Posted by Jack Pestill, Senior Associate
Estate agents take note: the different forms of agency contracts explained
When acting for the vendor, you will typically market the property for sale, or offer the premises to let. You will have a written contract with the vendor, which will spell out, among other things, the terms upon which you are entitled to your fee. The contract is therefore essential.
Occasionally, however, there is uncertainty, even among well-established estate agents, as to what kind of contractual arrangements can exist, or what terms of art such as “sole agency”, “sole selling rights agency”, “joint sole agency” or “multiple agency” actually mean. There is also uncertainty as to what a contract should actually say. In this article I have set out to explain these terms, and offer some advice on their use.
This is an arrangement where a single estate agent is appointed to market a property for sale. The agent will only be entitled to its fee if it introduces, or (if the contract permits) has negotiations with, the eventual buyer while the agent’s agreement is in force.
It follows that if the vendor himself introduces the buyer and negotiates the sale with the buyer directly, the estate agent will not be entitled to its fee, unless the contract expressly provides for this – see below under sole selling rights.
During a sole agency agreement, the agent will be the sole agent instructed by the vendor to market the property for sale. During this period, the agent will be entitled to a fee even if another agent were to introduce the buyer to the property, although the vendor may also have a liability to the agent who made the introduction.
We’ve seen scenarios where an agent introduces a potential buyer during its sole agency period, but the sale does not go ahead and the sole agency agreement is terminated. If the property is then marketed via other agents and eventually sold to the purchaser introduced by the original agent, that original agent is entitled to a fee if it can show it was the effective cause of the eventual sale [Foxtons Ltd v Pelkey Bicknell and Another]. There has been much said and written about what is an effective introduction which I do not deal with in this article; suffice to say that an effective introduction is one which is likely to assist in the bringing of a purchaser to the transaction [Nahum v Royal Holloway and Bedford New College], and the effective introduction is the one that in truth brought about the sale.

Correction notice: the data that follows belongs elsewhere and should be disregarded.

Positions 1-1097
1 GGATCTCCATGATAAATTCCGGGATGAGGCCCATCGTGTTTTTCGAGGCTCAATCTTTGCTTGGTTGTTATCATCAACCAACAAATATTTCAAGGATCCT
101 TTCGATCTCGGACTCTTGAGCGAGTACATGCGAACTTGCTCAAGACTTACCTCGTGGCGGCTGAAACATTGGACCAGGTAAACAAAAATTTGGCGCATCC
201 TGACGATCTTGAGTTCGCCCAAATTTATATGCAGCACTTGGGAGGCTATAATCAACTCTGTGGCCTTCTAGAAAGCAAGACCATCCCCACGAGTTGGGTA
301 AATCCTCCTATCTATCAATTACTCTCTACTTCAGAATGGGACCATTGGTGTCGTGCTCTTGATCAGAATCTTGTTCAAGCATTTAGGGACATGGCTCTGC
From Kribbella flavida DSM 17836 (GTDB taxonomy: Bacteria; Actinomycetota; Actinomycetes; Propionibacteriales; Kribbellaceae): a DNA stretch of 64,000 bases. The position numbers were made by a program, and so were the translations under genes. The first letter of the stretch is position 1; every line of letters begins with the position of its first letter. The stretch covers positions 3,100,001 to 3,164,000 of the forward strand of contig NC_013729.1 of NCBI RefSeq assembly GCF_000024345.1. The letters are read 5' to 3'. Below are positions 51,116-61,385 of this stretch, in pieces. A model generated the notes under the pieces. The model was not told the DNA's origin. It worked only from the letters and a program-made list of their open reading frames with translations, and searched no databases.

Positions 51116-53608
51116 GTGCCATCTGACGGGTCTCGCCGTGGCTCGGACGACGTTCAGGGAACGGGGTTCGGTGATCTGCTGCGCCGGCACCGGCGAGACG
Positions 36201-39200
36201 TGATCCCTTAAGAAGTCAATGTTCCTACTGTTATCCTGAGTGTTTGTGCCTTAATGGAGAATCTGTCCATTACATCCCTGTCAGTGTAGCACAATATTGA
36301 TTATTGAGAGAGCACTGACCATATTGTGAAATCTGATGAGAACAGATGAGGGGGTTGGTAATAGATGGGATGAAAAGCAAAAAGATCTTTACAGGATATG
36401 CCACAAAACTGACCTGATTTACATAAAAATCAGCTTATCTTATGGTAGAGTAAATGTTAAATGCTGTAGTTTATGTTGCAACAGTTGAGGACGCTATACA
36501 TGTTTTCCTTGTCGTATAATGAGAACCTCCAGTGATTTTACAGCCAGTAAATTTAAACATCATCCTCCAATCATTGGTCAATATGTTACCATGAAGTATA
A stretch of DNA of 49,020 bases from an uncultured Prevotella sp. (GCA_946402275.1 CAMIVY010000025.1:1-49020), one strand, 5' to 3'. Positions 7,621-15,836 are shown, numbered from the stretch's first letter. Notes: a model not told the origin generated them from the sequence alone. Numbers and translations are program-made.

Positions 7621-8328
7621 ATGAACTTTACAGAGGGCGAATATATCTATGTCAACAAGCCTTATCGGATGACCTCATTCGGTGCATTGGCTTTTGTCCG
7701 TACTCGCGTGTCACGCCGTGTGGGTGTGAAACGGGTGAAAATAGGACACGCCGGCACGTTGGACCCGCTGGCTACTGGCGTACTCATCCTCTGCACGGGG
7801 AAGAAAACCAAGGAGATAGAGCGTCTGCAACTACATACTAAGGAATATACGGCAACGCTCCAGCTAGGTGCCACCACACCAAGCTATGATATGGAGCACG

Sole selling rights agency
This is an arrangement where a single estate agent is appointed to market a property for sale. That estate agent will be entitled to its fee if there is any disposal of the property while the agent’s agreement is in force, regardless of who found the buyer or had negotiations with them.
Sole selling rights agreements offer greater protection to estate agents in respect of their fees. The rules are simple: if there is a sale during the sole selling rights period, the agent gets its fee.
If an agent is instructed under a sole selling rights agreement then, for the duration of the sole selling rights period, only that agent can market the business for sale. It is entirely possible, of course, that a sole selling rights agreement may be terminated, and that a vendor may then go on to instruct a new estate agent to market the property for sale. However, depending on the wording of the original contract, the original agent may still be entitled to a fee if they introduced or had negotiations with the eventual purchaser while its sole selling rights agreement was in force, even though the new agent could be said to have made the effective introduction. Provided that the old agent had made an effective introduction, it does not matter whether it proved to be the effective introduction [Dashwood v Fleurets].
You should take particular care in defining and distinguishing between sole agency and sole selling rights, and to clearly explain the implications to the client.